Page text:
Methods in 6th segment
Additional methods (Timing Unknown)
Notes on Methods
Involvement of social elites
Nonviolent responses of opponent
Groups in 6th Segment
Success in achieving specific demands/goals
Notes on outcomes
The Service Employees International Union (SEIU) formed the Local 399 shortly after World War II. The Local 399 was a labor union for janitors which had reached its peak in the 1970s, but was struggling in the 1980s. During this time, the Local 399 fought for higher wages for its members, which motivated cleaning contractors to invest in nonunion options. The cleaning industry was extremely competitive at the time and as a result of this emphasis on nonunion cleaners, membership in the Local 399 had fallen from approximately 5,000 members to only 1,800.
Many African Americans worked as janitors, and the majority of the Local 399 was African American. In the 1980s, Latino immigrants began to supply the labor to the janitorial workforce because they were willing to work for nonunion contractors for lower wages and worse conditions. The Local 399 traditionally had good representation of the African American janitors in the workforce; however they were now disconnected from the Latino community that made up the new workforce.
Although the Local 399 was struggling during the 1980s, SEIU was growing. The SEIU increased its national staff from twenty to more than two hundred between 1984 and 1989. The SEIU emphasized training and a militant approach for changes, devising a campaign called Justice for Janitors in Denver, Colorado.
Justice for Janitors arrived in Southern California in 1988. Justice for Janitors represented the small union base that remained in California, but also organized the nonunion buildings. Justice for Janitors’ plan involved targeting companies that illegally utilized both union and nonunion operations, hoping to take the labor costs out of competition. The first company that was targeted was Century Cleaning, a small local company with union and nonunion components. The campaigners started their effort by contacting workers, making house calls, signing cards, and identifying leaders.
Justice for Janitors also tried to achieve change through protests that were visible to the public. For example, Justice for Janitors performed street theater at a restaurant that the owner of Century Cleaning frequented. Justice for Janitors also took a group of workers to the golf club where the owner was a member, starting chants and screaming in protest. As a result of such practices, more of Century’s contracts went to union firms. There was additional progress when Justice for Janitors targeted American Building Maintenance. By 1989, Local 399 had negotiated a master agreement with the firm.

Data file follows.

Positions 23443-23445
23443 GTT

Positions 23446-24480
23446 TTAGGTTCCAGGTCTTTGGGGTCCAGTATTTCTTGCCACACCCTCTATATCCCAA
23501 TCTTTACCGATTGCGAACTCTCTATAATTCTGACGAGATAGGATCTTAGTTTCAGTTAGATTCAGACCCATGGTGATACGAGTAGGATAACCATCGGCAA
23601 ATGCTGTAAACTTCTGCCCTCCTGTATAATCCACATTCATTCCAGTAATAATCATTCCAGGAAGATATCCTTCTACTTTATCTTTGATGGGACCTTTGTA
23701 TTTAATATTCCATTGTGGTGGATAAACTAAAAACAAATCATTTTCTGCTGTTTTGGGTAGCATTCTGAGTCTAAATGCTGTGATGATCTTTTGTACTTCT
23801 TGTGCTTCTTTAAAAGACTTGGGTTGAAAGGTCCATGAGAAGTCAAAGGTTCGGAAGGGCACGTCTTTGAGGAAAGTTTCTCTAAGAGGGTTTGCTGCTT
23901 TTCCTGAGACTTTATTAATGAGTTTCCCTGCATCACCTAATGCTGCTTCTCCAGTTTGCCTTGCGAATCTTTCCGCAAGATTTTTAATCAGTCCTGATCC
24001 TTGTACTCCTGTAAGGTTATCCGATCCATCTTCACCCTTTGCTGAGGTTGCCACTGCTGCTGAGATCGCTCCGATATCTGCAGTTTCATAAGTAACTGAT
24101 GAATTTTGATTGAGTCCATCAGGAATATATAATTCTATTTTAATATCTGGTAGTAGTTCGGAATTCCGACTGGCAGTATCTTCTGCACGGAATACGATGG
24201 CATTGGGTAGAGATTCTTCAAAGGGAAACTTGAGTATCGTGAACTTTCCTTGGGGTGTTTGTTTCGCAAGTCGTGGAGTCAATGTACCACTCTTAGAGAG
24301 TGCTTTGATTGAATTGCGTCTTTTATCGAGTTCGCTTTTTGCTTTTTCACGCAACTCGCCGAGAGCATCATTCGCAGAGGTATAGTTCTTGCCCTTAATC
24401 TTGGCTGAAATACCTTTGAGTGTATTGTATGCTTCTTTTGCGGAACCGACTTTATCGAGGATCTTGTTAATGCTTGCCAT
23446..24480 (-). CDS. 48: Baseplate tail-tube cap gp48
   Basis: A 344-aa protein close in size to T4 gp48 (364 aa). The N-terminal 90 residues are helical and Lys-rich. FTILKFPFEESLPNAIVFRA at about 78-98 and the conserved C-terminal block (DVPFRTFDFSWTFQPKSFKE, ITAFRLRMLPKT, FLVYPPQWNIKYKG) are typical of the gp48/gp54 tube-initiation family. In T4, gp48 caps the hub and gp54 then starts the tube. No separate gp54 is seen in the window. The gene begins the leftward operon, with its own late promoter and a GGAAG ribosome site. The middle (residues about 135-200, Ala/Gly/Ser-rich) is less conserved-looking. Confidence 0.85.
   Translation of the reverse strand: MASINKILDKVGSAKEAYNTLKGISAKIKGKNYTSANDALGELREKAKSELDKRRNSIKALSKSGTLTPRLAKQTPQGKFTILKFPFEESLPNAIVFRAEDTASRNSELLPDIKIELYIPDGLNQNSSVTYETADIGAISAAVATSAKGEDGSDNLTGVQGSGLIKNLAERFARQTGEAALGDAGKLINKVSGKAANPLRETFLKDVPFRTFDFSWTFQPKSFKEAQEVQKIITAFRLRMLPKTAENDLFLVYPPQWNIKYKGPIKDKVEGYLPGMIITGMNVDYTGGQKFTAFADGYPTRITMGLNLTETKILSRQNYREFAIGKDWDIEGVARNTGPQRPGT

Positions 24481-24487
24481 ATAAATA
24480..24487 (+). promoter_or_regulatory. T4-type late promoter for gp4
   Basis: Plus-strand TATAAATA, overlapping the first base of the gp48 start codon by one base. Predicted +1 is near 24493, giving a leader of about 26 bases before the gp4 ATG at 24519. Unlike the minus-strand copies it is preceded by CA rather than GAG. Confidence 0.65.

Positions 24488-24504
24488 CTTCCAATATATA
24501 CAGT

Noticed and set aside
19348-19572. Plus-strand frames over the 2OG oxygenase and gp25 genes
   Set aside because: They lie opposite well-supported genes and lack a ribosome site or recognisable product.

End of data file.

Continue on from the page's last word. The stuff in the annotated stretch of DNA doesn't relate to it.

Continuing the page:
In the summer of 1989, the Justice for Janitors campaign shifted to Century City, a large office complex employing 400 janitors, of whom 250 were employed by a single cleaning contractor, International Service Systems (ISS). In order to pressure ISS, Justice for Janitors used similar in-your-face tactics as before, creating complaints from tenants of the offices and pressuring ISS to negotiate.
Despite this pressure, by spring 1990 the union concluded that there was no other option except to strike against ISS. The strike began on May 29, 1990. During the strike, there were daily actions such as chants and drum-banging while storming through the offices of Century City.
On June 15, 1990, striking janitors were holding a peaceful demonstration in Century City. During this particular demonstration, the Los Angeles police brutally attacked the demonstrators, which resulted in several serious injuries including the injury of a pregnant demonstrator which resulted in a miscarriage. This brutal attack by the LAPD was in full view of the media, and as a result was recorded on camera.
The brutal violence used by the police force only inspired the protesters. They continued to fight for economic justice and higher wages. Furthermore, the violent suppression by the Los Angeles Police Department against the demonstrators resulted in widespread outrage against the LAPD. Following the attacks Gus Benova, the President of New York’s SEIU Local 32B-32J, pressured the president of ISS to recognize the LA union. Following this, ISS moved to sign a union contract, with a wage increase of $2 per hour and full family health coverage.
This campaign influenced other campaigns in the Justice for Janitors movement, including "University of Miami janitors campaign for economic justice, 2005-2006" and "Houston janitors campaign for economic justice, 2005-2006" (2).
“Justice for Janitors: A Look Back and a Look Forward: 21 Years of Organizing Janitors.” SEIU. Web. Accessed 11 Aug 2011. <http://www.seiu.org/a/justice-for-janitors/justice-for-janitors-20-years-of-organizing.php>